Investors Beware: Annaly Capital Is A Value Trap

| About: Annaly Capital (NLY)
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Annaly Capital looks cheap at a glance.

However, discount to book value does not equate to opportunity unless there is a catalyst.

There is no plan to liquidate, meaning that there is no catalyst.

If the window of opportunity is missed, the company may no longer be undervalued.

Annaly Capital (NYSE: NLY) is an mREIT. For those that are not familiar with the business, the company's entire operation can be described as a carry trade: borrow short, lend long. Because the slope of the yield curve is positive, the company is able to execute this strategy successfully. Now, there is no free lunch in the finance word, if it was so easy everyone would do it. The problem with carry trade is that the underlying assets are highly sensitive to the shape of the prevailing yield curve. For example, if the curve flattens, the spread would decline. Valuing Annaly Capital is fairly straight forward in theory. Assuming that the book value is accurate, the fair value would be the book value. Recently the company has attracted a lot of interest due to its high yield (10%+) and substantial discount to book value. At a glance, the company looks cheap. However, I believe that this is a classic case of a value trap.

There are two main reasons: lack of a catalyst and what I like to call the window of opportunity. Let's talk about the lack of catalyst first. A catalyst is not necessarily something that changes the public opinion (if Gundlach pitches the stock, you can be sure that public opinion isn't too pessimistic), but also something that can help the company realize the value. I concur that the company is trading at a discount to book value, but from an absolute value perspective, the discount doesn't mean much unless the value can be extracted. For Annaly Capital, the value can only be truly realized (i.e. shareholders profiting from the discount) if the assets are liquidated and the proceeds are distributed to shareholders. Of course, such a plan of action will certainly be off the list. I'm sure that the management has no intention of exiting such a lucrative business. Perhaps an activist could enter the battle, but I don't think that is a dependable catalyst.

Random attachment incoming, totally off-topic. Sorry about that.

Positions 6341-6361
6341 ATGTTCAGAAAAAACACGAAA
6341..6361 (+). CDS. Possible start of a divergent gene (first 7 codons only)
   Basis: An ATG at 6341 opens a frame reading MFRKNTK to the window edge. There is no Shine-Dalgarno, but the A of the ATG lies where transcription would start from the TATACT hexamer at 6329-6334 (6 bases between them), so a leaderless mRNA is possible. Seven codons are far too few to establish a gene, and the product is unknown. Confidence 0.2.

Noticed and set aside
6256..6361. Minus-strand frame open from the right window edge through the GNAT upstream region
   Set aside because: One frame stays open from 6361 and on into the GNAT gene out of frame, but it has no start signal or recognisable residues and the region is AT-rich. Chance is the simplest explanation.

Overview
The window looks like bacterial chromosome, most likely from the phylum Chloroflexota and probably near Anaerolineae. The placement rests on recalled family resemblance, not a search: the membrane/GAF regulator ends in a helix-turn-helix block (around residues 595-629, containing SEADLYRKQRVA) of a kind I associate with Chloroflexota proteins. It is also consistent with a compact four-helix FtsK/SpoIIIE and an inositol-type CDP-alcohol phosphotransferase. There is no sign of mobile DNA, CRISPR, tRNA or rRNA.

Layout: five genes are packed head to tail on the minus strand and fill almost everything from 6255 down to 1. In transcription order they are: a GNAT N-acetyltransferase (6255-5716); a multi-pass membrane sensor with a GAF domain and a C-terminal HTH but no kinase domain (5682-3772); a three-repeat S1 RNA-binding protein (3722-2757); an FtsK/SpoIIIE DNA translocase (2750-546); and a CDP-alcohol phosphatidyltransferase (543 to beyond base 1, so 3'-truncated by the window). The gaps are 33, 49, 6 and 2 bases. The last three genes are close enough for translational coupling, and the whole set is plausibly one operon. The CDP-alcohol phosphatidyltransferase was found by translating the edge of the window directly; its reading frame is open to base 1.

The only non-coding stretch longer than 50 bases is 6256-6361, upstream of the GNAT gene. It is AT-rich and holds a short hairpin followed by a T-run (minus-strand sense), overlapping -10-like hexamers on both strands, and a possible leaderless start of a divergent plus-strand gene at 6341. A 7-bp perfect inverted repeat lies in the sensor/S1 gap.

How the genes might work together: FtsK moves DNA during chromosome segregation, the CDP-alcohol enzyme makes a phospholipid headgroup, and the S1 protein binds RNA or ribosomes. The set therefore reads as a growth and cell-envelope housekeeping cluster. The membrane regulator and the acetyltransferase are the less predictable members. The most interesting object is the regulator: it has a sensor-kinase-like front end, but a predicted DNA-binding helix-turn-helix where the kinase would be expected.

While the company is unlikely to realize the value immediately, it can still deliver returns over the long-term, right? Unfortunately, there is really no "long-term value" to speak of. Unlike other businesses, Annaly Capital's entire strategy relies on something that it has absolutely no control over: the yield curve. In fact, the management stated the following in the annual report:

We believe that future interest rates and mortgage prepayment rates are very difficult to predict.

This means that the window of opportunity is finite. Now I'm not saying that the company can only "lose" going forward, there are many ways that the yield curve could change. For example, if short-term rates rise substantially without corresponding increases in long-term rates, the liabilities used to fund the assets would decrease in fair value, enhancing the present book value at the expense of future profitability (spread decreases). Of course, the curve could also steepen, increasing the spread (and thus future profitability) in exchange for lower book value. Because the underlying assets (and by extension shareholder's cut) are sensitive to extrinsic factors, if the window of opportunity is missed, then the company may no longer be undervalued. The point is that the discount to book value is by no means a sign of a cheap company, which is what I think should be one of the most important criteria when investing for asset value.

To conclude, I would like to draw a parallel between Annaly Capital and one of the more famous "wins" on Seeking Alpha. If you are not familiar with Essex Rental (NASDAQ: ESSX), you can read some articles about it here. The stock gained investors' attention after it was discovered that shares were trading below liquidation value. Investors piled on the stock and shares surged 50% in a couple of days. Since then, shares have lost most of their value.

Why is that? Perhaps the shares were worth the book value at the time, but the company never liquidated, and now it's too late. This is extremely important to understand. Just because assets are trading below book value, there is no guarantee of profit unless the valuation gap is closed through a tangible catalyst. If you are interested to see what a successful liquidation investment looks like, read my piece on Automodular here.

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Disclosure: I/we have no positions in any stocks mentioned, and no plans to initiate any positions within the next 72 hours.

I wrote this article myself, and it expresses my own opinions. I am not receiving compensation for it (other than from Seeking Alpha). I have no business relationship with any company whose stock is mentioned in this article.